By Matt Moryc, Walt Disney Archives
One of the joys of being an archivist, especially for a collection as robust as the Walt Disney Archives, is rediscovering those forgotten tidbits of Disney history and connecting the dots to tell a story that few have heard before. Whether it’s searching through scrapbooks, document boxes, newspaper clippings, or the personal correspondence of retired employees, the thrill of discovering new and enduring Disney history is endlessly motivating.
In recent years, the tide of unearthing little-known Disney history has begun to shift towards those who haven’t yet had their turn in the spotlight, which is why I am delighted to share details of an unsung woman who was a foundational cast member at Disneyland Park throughout the 1960s. She mingled with presidents, royalty, and celebrities; debuted a role that became synonymous with the best and brightest cast members Disney has to offer; participated in a historic World’s Fair; and led a vanguard group of people who introduced the Walt Disney World Resort project to the citizens and tourists of Central Florida. Meet Valerie Curry.
Born Valerie Jane Watson on December 2, 1938, in Orange, California, she went to high school in Long Beach, California, and later attended Fullerton Junior College from 1956–1958 as a music major—and was voted “Homecoming Queen” in 1957 and “Woman of the Year” in 1958. An accomplished pianist, she also attended the St. Louis Institute of Music on a scholarship and spent a semester at Whittier College in Whittier, California. She collected classical records and piano literature, and that love of music led to an interest in teaching elementary school children, but she would take a break from school in 1959 to rethink her major.
During that time away from school, Curry joined the Disneyland Customer Relations Division (later named Guest Relations) answering letters requesting information about the park. On April 4, 1959, King Hussein of Jordan arrived at Disneyland for a day of fun in Walt Disney’s original Magic Kingdom, but there was a problem: all the Tour Guides employed in the Disneyland Customer Relations Division were taller than the king, which was a breach of etiquette at that time. The issue was solved by hurriedly locating Curry, who was then 20 years old and 5 feet 3 1/2 inches tall. “I had the good fortune to be selected to greet King Hussein of Jordan… for no special talent other than my height,” she later recalled. “After greeting King Hussein, I was made a VIP hostess.”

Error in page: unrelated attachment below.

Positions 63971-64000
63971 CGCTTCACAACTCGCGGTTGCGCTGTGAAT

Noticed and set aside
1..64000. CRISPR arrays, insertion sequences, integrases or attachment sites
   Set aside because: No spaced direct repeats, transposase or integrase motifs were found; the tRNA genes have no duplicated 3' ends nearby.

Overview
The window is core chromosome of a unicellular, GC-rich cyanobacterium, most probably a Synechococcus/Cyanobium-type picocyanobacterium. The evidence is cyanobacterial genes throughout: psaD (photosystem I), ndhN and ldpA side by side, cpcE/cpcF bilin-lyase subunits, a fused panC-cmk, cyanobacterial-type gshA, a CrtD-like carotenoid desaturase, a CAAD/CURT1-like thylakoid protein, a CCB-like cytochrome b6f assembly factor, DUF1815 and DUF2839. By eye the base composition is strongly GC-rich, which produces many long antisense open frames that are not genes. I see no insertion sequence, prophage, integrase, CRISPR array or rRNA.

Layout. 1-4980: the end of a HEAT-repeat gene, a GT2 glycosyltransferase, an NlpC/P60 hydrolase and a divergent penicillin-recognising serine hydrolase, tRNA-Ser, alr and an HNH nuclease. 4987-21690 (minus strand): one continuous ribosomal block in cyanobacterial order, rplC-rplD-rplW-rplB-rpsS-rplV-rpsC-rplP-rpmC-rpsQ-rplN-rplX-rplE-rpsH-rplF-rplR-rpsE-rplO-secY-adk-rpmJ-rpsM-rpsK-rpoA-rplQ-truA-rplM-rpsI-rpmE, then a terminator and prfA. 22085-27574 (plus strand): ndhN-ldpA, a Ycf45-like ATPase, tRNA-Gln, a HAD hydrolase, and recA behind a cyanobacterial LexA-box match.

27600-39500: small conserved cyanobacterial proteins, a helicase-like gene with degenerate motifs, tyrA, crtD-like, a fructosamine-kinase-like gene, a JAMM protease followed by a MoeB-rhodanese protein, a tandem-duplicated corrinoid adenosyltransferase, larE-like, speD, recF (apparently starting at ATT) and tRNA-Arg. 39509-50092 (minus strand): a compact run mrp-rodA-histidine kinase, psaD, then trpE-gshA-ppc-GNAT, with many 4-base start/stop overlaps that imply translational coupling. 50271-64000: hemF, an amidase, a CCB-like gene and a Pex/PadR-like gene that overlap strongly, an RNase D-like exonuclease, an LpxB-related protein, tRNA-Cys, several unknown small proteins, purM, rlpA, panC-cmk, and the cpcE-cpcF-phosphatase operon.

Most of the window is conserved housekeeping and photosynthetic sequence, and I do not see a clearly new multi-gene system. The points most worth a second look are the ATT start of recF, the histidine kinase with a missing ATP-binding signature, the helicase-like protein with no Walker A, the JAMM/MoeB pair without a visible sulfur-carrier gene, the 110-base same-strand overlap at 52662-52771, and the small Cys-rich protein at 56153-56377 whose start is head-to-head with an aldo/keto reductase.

Curry spent the next few years living a charmed life as a Disneyland VIP Tour Guide where she spent time with notable names such as Soviet composers Kabalevsky and Kondrashin, actor Jimmy Stewart, then-U.S. Attorney General Robert Kennedy, and President Dwight D. Eisenhower—who remarked to her, “It must be quite an experience for you, working in this wonderful place every day.” To which she replied, “It’s more than that. It’s the greatest experience of my life.”
In February 1962, Curry was bestowed with the title of “Miss Disneyland,” an honor that was born out of necessity for an ambassador-type presence for the forthcoming special production of Disneyland, U.S.A.—a lavish stage show featuring costumes, characters, vehicles, and other properties straight from the park and onto to the stage of Radio City Music Hall in support of the April 5, 1962, New York City premiere of the Disney film Moon Pilot. Russell Downing, then-president of Radio City Music Hall, had previously met Curry when she was his Tour Guide at Disneyland, and he, along with Disney officials, thought she was the unanimous choice to represent the park in New York City. “They decided, ‘How can we get the interest of the press in New York?’… so they came up with a tag of ‘Miss Disneyland,’” she remembered. “They weren’t looking for a beauty queen. They were looking for someone who had knowledge of the organization and enthusiasm.”
After the event’s conclusion, Curry returned to California to resume her duties as a Disneyland Tour Guide. Despite her “Miss Disneyland” moniker existing for only a few short weeks, the title and responsibilities would later evolve and rebrand into what we know today as the Disneyland Ambassador role, beginning with Disney Legend Julie Reihm Casaletto during the park’s 10th anniversary celebration, the Disneyland Tencennial.